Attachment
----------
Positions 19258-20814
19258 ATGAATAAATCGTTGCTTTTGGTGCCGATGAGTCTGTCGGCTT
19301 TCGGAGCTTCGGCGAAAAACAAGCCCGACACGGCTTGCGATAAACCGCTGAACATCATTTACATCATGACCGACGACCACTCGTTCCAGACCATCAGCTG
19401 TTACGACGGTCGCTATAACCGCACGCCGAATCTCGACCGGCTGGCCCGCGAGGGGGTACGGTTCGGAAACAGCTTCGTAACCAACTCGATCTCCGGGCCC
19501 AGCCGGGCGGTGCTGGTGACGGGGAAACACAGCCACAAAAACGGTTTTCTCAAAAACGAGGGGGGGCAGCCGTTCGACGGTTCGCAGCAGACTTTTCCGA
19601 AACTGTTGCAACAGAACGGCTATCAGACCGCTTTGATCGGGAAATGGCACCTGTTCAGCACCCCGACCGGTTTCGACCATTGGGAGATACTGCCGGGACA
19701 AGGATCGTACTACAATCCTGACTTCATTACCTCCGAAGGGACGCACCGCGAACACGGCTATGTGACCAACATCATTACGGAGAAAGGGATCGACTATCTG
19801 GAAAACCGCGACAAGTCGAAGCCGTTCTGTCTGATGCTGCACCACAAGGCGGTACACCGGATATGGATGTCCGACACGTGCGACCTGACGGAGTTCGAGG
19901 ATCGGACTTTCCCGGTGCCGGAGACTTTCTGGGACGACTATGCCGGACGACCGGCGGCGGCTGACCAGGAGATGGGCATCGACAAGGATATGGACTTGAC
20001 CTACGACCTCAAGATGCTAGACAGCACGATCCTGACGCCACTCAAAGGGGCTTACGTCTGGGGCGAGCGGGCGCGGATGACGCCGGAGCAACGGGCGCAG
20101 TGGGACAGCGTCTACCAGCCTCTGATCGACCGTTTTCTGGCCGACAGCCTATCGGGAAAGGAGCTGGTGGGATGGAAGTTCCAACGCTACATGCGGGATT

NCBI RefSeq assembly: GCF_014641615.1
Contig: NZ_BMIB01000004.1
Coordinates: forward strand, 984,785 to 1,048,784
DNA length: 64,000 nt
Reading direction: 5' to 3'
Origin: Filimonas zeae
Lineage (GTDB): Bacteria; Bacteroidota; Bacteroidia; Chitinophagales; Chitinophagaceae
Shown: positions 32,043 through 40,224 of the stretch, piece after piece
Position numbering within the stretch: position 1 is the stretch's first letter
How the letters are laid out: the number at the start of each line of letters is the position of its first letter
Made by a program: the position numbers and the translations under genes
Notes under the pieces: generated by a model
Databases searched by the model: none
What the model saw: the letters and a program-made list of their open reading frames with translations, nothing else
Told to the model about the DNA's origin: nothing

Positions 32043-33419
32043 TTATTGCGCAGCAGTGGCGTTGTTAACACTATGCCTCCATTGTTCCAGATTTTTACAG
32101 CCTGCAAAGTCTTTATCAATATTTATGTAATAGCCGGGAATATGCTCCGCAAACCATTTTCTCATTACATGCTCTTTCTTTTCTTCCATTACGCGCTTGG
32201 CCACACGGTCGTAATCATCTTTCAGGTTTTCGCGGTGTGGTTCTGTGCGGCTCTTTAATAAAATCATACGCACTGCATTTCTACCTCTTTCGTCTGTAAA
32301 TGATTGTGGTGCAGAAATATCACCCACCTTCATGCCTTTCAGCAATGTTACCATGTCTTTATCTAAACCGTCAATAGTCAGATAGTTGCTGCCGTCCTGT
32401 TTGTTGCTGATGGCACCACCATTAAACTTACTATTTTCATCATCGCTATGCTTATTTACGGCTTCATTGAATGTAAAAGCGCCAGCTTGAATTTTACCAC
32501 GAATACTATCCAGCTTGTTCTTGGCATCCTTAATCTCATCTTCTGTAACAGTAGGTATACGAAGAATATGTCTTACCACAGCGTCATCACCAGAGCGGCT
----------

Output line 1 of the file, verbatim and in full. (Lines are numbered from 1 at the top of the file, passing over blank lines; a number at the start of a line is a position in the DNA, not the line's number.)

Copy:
Positions 19258-20814